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Immigration: Federal appeals court blocks Arizona's law. Is the Supreme Court next?

April 11, 2011 |  3:25 pm

Arizona A controversial Arizona law that sought to provide local authorities with vast new powers to control illegal immigration won’t kick in anytime soon.

The U.S. 9th Circuit Court of Appeals ruled Monday that key provisions of  Arizona's law, known as SB 1070,  would likely be found unconstitutional.  The Obama administration sued the state last year arguing that only the federal government can create immigration laws.

The decision is a blow to Arizona Gov. Jan Brewer’s efforts to crack down on illegal workers. Brewer, along with other Republican leaders, defended the measure, saying states are struggling to cope with the costs of illegal immigration. The governor can appeal Monday's ruling to the U.S. Supreme Court or wait until trial in federal court.

The 2010 Arizona law would have made it a crime for an illegal immigrant to seek work, and required anyone in the state to provide proof that he or she was legally in the United States.

Monday's decision marks the second time in recent months that a federal appeals court has weighed in on an Arizona measure that sought to control immigration.

Last year, the 9th Circuit upheld a 2007 law that sought to penalize employers who hire illegal workers by suspending or revoking business licenses.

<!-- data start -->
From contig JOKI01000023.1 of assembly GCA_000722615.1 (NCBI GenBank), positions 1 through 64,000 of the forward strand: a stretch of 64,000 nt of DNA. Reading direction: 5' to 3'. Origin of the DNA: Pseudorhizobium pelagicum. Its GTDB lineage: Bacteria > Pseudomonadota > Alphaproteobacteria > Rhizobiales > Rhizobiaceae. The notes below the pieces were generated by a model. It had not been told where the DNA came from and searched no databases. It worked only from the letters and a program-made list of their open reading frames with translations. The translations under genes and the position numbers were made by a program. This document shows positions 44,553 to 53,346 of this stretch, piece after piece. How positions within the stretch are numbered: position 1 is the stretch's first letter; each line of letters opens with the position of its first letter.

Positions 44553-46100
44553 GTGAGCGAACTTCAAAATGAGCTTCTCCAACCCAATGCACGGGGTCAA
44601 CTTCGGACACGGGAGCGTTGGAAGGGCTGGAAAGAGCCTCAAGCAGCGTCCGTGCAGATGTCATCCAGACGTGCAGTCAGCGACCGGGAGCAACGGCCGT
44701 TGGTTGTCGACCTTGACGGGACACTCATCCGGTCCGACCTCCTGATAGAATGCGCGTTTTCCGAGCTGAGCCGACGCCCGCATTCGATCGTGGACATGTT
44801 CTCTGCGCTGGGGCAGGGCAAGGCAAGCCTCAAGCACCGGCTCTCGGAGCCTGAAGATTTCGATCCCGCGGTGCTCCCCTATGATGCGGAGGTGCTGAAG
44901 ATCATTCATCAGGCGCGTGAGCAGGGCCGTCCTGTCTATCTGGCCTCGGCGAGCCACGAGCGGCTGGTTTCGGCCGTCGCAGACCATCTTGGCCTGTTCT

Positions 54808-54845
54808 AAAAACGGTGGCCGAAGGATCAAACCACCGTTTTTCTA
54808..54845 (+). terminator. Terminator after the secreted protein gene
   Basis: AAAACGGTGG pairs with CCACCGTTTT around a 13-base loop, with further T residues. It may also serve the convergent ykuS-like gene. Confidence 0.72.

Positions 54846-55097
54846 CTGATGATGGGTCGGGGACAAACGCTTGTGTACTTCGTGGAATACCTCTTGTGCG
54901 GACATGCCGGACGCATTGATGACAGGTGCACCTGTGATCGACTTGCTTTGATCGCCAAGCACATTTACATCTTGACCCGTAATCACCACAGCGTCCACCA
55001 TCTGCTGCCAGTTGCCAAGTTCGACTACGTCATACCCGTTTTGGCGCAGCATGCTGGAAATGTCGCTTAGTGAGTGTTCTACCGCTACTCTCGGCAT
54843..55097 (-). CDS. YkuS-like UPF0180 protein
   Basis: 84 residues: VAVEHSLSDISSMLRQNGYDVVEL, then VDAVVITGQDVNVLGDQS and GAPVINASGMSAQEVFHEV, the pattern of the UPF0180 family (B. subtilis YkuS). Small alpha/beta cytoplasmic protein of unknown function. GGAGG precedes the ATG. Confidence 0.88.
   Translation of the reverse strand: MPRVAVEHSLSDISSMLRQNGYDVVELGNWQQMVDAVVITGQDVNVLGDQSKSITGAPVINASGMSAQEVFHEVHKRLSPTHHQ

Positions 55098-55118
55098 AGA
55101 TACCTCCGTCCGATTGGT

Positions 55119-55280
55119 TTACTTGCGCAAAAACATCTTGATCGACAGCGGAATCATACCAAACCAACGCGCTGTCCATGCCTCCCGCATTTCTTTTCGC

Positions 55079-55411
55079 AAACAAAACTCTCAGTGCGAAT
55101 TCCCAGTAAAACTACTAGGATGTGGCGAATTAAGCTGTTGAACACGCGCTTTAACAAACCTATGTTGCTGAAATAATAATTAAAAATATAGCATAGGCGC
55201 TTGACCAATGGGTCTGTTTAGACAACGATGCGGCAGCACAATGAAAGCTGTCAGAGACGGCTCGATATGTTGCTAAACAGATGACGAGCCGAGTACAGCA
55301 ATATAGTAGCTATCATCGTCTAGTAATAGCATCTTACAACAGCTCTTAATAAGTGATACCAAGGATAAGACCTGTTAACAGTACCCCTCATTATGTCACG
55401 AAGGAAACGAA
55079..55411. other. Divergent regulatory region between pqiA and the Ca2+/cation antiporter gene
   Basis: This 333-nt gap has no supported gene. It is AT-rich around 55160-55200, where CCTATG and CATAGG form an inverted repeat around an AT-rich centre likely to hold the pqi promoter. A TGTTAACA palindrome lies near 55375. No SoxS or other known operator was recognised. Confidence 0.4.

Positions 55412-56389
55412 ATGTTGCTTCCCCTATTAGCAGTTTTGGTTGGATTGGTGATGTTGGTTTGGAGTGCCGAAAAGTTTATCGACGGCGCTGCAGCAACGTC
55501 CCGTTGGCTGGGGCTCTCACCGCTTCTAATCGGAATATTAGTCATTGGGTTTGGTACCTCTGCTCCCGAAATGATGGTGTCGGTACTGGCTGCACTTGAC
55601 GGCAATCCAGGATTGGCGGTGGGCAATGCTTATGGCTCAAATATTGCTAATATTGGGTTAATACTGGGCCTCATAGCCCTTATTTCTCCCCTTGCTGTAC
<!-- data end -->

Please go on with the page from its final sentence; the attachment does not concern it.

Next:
In that case, the federal appeals court ruled in favor of Arizona. Business and civil rights groups appealed, and the U.S. Supreme Court agreed to hear the case in December; a decision is pending.

The two cases underscore how federal courts and states are increasingly wrestling with immigration laws.

Last month, Utah passed an immigration law that granted police broader powers to check the immigration status of individuals, as well as creating a guest-worker program for illegal immigrants with no criminal history.

And at least a dozen states are considering adopting their own patchwork of immigration rules.

The court’s decision should serve as another reminder to both the White House and Congress that immigration reform can't be put off forever.

RELATED:  

Analysis: Arizona's shift on illegal immigration

Documents: Read the decision to uphold block on Arizona immigration law

Photos from the archives: Protest against Arizona immigration law in Los Angeles

Will state attorney general support limiting Secure Communities?

Arizona's Rep. Jeff Flake shifts support from comprehensive reform

--Sandra Hernandez

Photo: Arizona Gov. Jan Brewer, shown in February, asked the U.S. 9th Circuit Court of Appeals to lift an injunction blocking an Arizona immigration law. Credit: Jack Kurtz / Associated Press

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